- Open Access
Low coverage of intermittent preventive treatment for malaria in pregnancy in Nigeria: demand-side influences
© Onoka et al; licensee BioMed Central Ltd. 2012
Received: 29 December 2011
Accepted: 23 March 2012
Published: 23 March 2012
Nigeria instituted intermittent preventive treatment for malaria (IPTp) using sulphadoxine-pyrimethamine (SP) for pregnant women in 2001, but coverage remains low. This study examined the influence of demand side factors on IPTp coverage.
Data were collected using a household survey from 1307 women who were delivered of a live baby within the one-year period preceding the study and through an exit poll from 146 women attending antenatal clinics (ANC). Data analysis examined coverage based on the national and WHO guidelines for IPTp delivery which differ with regards to use of IPTp in the last month of pregnancy. Focus group discussions (FGDs) were undertaken to further explain demand side constraints to coverage.
From the household survey, 96.1% of respondents attended ANC, with most having five or more visits. Overall IPTp coverage for the first and second doses was 13.7% and 7.3% respectively. The coverage was higher in the urban areas compared to rural areas (p < 0.01). Amongst women who could have received IPTp based on the timing of their attendance, only 14.1% and 14.3% were offered the first dose based on national and WHO guidelines, while 7.7% and 7.5% were offered the second dose respectively giving significant missed opportunities. Amongst ANC attendees offered first and second doses, 98.9% and 96.9% respectively took the medicine. Only 13.6% and 21.5% of these clients reported taking the drug under direct observation. The low level of coverage was confirmed by exit survey data, which found coverage of 11.6% and 3.0% for the first and second doses. The FGDs revealed that women do not have many concerns about side effects, but they take drugs providers give them because they believe such drugs must be safe.
This study found low coverage of IPTp and high levels of missed opportunities supporting findings that high ANC attendance does not guarantee high IPTp coverage. Demand side factors such as ANC attendance, appropriate timing of attendance, and perceptions about side effects were not constraining factors to increased coverage, raising the need to examine supply side factors.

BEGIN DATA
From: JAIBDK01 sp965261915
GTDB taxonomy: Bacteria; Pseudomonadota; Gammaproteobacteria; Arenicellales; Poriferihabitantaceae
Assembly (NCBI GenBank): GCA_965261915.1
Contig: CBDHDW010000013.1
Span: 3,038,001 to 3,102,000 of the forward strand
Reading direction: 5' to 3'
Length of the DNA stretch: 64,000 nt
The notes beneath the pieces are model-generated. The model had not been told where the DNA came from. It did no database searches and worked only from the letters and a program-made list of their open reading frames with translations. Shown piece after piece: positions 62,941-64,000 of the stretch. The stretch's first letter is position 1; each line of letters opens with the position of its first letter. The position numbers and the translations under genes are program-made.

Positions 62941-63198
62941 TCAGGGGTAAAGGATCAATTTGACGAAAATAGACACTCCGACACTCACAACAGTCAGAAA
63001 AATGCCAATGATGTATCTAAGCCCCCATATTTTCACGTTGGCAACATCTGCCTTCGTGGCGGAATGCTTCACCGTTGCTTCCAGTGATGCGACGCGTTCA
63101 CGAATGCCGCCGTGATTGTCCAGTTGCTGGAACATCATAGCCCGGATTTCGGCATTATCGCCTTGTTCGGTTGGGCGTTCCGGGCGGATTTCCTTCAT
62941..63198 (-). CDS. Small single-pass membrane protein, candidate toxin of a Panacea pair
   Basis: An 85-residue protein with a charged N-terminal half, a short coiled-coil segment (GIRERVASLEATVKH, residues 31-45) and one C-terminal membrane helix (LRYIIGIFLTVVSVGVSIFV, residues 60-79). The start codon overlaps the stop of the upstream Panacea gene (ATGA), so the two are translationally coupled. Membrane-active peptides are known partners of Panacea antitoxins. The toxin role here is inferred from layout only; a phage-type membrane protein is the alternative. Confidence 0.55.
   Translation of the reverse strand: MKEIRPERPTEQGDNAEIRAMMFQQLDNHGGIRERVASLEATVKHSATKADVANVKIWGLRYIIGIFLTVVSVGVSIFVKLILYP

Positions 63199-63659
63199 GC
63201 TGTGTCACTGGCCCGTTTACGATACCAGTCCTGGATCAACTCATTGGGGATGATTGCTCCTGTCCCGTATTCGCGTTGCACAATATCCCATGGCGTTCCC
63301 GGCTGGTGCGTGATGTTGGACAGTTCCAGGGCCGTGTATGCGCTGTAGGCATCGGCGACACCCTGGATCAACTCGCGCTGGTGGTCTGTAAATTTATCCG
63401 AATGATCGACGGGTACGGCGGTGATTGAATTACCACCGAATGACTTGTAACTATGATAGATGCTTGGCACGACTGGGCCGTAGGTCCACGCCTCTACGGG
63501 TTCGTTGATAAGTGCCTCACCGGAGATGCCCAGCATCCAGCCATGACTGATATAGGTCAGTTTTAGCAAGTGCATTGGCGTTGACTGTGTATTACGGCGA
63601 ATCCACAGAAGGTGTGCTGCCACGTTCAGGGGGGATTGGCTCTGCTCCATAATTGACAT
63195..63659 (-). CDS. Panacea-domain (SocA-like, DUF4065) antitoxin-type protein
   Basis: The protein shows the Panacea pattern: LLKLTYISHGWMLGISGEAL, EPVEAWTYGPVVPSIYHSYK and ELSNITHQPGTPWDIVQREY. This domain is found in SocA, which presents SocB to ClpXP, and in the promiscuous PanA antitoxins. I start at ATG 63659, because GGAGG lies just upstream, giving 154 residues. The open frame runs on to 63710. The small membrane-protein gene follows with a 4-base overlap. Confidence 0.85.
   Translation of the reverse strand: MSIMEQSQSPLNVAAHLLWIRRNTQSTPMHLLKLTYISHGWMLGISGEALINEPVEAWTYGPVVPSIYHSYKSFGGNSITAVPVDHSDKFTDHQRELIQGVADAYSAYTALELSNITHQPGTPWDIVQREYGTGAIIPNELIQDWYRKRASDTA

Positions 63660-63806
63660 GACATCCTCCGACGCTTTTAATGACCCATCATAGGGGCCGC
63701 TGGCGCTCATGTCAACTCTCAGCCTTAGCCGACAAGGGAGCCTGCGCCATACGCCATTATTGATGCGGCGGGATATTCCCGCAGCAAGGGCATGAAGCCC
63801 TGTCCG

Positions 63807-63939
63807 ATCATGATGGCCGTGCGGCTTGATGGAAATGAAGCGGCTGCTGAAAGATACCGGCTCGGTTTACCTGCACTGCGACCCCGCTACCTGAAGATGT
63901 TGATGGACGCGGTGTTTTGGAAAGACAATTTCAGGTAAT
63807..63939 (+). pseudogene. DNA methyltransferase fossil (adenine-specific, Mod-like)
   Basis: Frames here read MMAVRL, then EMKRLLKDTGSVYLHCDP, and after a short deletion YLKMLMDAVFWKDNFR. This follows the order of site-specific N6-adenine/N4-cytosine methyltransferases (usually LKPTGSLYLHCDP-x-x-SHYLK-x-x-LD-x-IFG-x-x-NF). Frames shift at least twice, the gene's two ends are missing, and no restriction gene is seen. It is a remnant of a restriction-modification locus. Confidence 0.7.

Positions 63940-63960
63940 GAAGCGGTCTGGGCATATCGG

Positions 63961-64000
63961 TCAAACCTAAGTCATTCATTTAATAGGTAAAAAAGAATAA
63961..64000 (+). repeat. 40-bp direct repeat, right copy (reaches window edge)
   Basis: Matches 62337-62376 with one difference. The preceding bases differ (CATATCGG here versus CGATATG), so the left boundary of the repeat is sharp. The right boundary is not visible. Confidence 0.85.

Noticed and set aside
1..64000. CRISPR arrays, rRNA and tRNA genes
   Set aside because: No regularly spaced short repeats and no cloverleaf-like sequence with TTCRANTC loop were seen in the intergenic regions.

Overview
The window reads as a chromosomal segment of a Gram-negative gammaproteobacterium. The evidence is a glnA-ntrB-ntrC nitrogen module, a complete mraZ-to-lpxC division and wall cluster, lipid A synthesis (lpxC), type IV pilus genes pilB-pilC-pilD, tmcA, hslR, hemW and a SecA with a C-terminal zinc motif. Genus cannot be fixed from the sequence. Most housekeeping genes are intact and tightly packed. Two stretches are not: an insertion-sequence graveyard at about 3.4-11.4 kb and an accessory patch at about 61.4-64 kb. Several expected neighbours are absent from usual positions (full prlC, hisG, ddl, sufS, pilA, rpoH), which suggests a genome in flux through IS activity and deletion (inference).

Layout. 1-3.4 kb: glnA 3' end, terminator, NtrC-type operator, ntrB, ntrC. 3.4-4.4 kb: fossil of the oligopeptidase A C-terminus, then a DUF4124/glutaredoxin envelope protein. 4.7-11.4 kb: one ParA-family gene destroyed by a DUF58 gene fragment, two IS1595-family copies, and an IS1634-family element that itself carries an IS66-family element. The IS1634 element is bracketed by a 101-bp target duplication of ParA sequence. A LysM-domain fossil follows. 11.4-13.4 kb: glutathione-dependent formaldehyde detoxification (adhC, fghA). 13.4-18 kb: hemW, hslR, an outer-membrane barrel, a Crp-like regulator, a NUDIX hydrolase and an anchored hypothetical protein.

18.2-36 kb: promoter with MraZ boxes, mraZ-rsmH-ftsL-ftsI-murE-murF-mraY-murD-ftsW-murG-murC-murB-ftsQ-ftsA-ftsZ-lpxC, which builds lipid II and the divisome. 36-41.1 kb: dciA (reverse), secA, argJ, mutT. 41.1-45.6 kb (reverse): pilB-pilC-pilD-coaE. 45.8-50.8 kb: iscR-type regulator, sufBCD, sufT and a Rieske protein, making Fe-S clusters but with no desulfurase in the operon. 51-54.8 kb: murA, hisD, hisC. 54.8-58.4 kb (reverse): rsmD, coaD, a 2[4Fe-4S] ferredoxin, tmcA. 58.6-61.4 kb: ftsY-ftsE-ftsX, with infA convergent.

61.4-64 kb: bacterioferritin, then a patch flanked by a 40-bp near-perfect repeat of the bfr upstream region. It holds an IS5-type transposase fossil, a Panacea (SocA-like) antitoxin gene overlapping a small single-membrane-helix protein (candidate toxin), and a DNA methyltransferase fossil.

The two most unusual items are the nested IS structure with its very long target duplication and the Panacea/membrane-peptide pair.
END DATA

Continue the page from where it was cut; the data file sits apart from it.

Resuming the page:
Malaria contributes to 11% of maternal deaths in Nigeria . Parasite prevalence in pregnant women in Nigeria could be as high as 60-70% . These women are infected with Plasmodium falciparum, the most virulent Plasmodium with serious health consequences including anaemia, impaired foetal growth, still birth, and premature delivery [3, 4].
Intermittent-preventive treatment of malaria in pregnancy (IPTp) using sulphadoxine-pyrimethamine (SP) was approved by the World Health Organization (WHO) Expert Committee on Malaria for the control of malaria in pregnancy in areas of moderate to high transmission . This followed a number of studies documenting its effectiveness [4, 6, 7]. SP was also found to be effective in increasing birth weight and reducing prevalence of preterm deliveries and maternal anaemia in Nigeria .
In May 2000, African leaders in Abuja under the Roll Back Malaria (RBM) partnership set the target that by 2005 at least 60% of all pregnant women who are at risk of malaria, especially those in their first pregnancies should have access to chemoprophylaxis or IPT . The WHO reports that at the end of 2008, 35 of 45 sub-Saharan African countries had adopted IPTp as national policy . However, coverage has remained far from the target in many countries including Nigeria.
In 2001, Nigeria instituted intermittent preventive treatment using SP for pregnant women in the second and third trimesters of pregnancy. However, both first and second dose coverage remains low being 8.0% and 4.6% respectively in Nigeria and 9.9% and 5.4% in south-east Nigeria . The use of IPTp in Nigeria involves the administration of at least two curative doses of SP during pregnancy, regardless of whether the woman is infected . The first dose is taken after quickening (WHO 2004) and there should be at least one month between the two doses. However, although the WHO guideline allows the administration of IPTp all through the third trimester, the policy in Nigeria recommends otherwise, stating that 'the last dose should be given not later than one month before the expected date of delivery'. Direct observed treatment (DOT) by a qualified health worker was also incorporated to ensure compliance by pregnant women . Compliance is further enhanced by the single dose treatment of SP.